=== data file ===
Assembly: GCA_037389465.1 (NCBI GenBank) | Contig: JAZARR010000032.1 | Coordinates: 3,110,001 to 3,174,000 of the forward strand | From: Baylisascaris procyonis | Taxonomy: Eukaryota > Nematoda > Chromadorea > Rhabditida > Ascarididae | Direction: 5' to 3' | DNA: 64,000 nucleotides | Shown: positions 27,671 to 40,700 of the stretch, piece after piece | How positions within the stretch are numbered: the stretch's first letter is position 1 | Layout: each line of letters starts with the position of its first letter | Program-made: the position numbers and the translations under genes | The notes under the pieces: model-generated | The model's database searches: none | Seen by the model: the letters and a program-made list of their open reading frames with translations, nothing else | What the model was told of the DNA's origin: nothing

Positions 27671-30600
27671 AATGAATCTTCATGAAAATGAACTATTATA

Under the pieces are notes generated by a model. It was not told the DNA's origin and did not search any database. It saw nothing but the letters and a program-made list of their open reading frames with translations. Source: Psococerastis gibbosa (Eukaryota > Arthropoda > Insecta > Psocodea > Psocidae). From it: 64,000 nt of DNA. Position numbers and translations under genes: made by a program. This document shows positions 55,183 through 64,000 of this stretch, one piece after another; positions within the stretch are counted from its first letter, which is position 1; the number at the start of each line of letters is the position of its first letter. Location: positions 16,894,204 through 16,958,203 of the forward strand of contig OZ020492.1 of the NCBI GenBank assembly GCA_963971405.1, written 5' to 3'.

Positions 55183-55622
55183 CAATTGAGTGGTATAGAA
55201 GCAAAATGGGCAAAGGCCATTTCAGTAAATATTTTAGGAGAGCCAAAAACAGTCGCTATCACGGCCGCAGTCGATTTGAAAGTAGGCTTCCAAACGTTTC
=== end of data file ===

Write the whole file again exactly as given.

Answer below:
Assembly: GCA_037389465.1 (NCBI GenBank) | Contig: JAZARR010000032.1 | Coordinates: 3,110,001 to 3,174,000 of the forward strand | From: Baylisascaris procyonis | Taxonomy: Eukaryota > Nematoda > Chromadorea > Rhabditida > Ascarididae | Direction: 5' to 3' | DNA: 64,000 nucleotides | Shown: positions 27,671 to 40,700 of the stretch, piece after piece | How positions within the stretch are numbered: the stretch's first letter is position 1 | Layout: each line of letters starts with the position of its first letter | Program-made: the position numbers and the translations under genes | The notes under the pieces: model-generated | The model's database searches: none | Seen by the model: the letters and a program-made list of their open reading frames with translations, nothing else | What the model was told of the DNA's origin: nothing

Positions 27671-30600
27671 AATGAATCTTCATGAAAATGAACTATTATA

Under the pieces are notes generated by a model. It was not told the DNA's origin and did not search any database. It saw nothing but the letters and a program-made list of their open reading frames with translations. Source: Psococerastis gibbosa (Eukaryota > Arthropoda > Insecta > Psocodea > Psocidae). From it: 64,000 nt of DNA. Position numbers and translations under genes: made by a program. This document shows positions 55,183 through 64,000 of this stretch, one piece after another; positions within the stretch are counted from its first letter, which is position 1; the number at the start of each line of letters is the position of its first letter. Location: positions 16,894,204 through 16,958,203 of the forward strand of contig OZ020492.1 of the NCBI GenBank assembly GCA_963971405.1, written 5' to 3'.

Positions 55183-55622
55183 CAATTGAGTGGTATAGAA
55201 GCAAAATGGGCAAAGGCCATTTCAGTAAATATTTTAGGAGAGCCAAAAACAGTCGCTATCACGGCCGCAGTCGATTTGAAAGTAGGCTTCCAAACGTTTC